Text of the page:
Hanwei / CAS Iberia Charlemagne Saber
A hands-on review by Chad Arnow

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Introduction
The figure of Charles the Great, known to history as Charlemagne, looms large in the latter years of the first millennium AD. The son of Pepin the Short and grandson of Charles Martel (the hammer), he was King of the Franks from 768 until his death in 814, and added the title of King of Lombardy through his campaigns. During that time, he expanded his familial kingdom so that upon his death the Frankish Empire occupied the vast majority of Western Europe from present-day northern Spain, through most of France, much of Italy, Germany and Saxony. An ardent Christian, he tirelessly defended the papacy, poured money into its coffers, and thought of his kingdom as the new incarnation of the old Roman Empire. He was given the title Emperor on Christmas Day in 800 AD, becoming the first in a long line of Holy Roman Emperors.

Two fine weapons attributed to Charlemagne survive to this day. The more widely studied by most students of European arms and armour resides in the Louvre Museum. It is a cruciform-hilted sword with a Brazil nut pommel, and guard ending in beast's heads. Originally housed in the monastery at St. Denis with other famous symbols of French royalty, it was used in the coronation ceremony of French monarchs. Though it is a striking sword visually, it is unlikely to have been in its current configuration during Charlemagne's day, if any of it even existed in the 8th and 9th centuries at all. The hilt components are dated by the Louvre to the 10th to 13th centuries.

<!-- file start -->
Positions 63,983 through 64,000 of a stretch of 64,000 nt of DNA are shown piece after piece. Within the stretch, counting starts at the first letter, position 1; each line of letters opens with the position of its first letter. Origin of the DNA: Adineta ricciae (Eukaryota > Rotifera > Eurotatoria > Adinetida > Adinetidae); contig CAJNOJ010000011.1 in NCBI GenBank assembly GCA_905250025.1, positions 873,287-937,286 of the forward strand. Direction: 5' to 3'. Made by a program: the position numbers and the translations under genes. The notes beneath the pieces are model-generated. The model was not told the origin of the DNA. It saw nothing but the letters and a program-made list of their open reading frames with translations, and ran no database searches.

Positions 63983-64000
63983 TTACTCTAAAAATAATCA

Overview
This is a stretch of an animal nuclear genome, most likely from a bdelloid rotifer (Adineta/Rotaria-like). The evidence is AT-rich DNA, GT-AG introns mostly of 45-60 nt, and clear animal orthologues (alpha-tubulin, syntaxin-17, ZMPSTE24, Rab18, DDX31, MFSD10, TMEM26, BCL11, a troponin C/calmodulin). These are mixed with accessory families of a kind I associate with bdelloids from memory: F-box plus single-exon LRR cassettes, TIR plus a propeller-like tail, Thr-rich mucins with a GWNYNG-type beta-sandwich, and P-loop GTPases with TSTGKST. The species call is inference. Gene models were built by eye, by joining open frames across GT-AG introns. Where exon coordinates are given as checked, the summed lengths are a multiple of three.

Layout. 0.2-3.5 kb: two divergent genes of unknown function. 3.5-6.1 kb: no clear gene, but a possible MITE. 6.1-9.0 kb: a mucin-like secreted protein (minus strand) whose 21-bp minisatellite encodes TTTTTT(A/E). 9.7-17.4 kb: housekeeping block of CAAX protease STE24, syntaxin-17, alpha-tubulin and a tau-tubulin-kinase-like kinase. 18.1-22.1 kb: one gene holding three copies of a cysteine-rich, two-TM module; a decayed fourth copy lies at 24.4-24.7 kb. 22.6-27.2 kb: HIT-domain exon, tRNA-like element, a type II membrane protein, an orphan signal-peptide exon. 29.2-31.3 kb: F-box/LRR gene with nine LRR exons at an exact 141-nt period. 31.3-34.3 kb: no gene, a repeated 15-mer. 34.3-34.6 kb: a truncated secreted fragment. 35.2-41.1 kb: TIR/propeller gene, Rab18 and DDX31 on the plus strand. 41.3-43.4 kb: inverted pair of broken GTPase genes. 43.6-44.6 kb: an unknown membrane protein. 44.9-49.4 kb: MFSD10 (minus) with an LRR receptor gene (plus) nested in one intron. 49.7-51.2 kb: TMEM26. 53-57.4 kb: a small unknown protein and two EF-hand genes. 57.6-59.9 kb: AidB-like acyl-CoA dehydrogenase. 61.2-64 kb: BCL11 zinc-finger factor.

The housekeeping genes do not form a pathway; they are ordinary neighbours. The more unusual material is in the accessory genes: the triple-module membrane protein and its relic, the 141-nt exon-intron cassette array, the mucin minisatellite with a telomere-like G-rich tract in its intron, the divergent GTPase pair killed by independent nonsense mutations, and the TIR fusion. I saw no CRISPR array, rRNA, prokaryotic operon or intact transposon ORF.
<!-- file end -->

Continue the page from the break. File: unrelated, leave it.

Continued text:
The other sword can be dated to more conclusively to a period closer to that in which Charlemagne lived. This saber with definite Eastern influences is housed in the Kunsthistorisches Museum Vienna with other regalia of the Holy Roman Empire. Dated to the late 9th or early 10th century, it was though to either be spoil from Charlemagne's Avarsi campaign or a gift from Harun al-Rashid, the Caliph of Baghdad. During the imperial coronation, the emperor was girded with this sword.
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The antique saber found in Vienna's Kunsthistorisches Museum

The richly decorated saber and scabbard survive in remarkable, almost pristine, condition apart from the jeweled bands added in the 15th century as repairs to stabilize the grip. The wooden grip is covered in a ray or shark skin, while the hilt is decorated with intricate designs in gold. The fuller on the blade is inlaid with decorated gilt copper and the surviving scabbard is mounted in gold.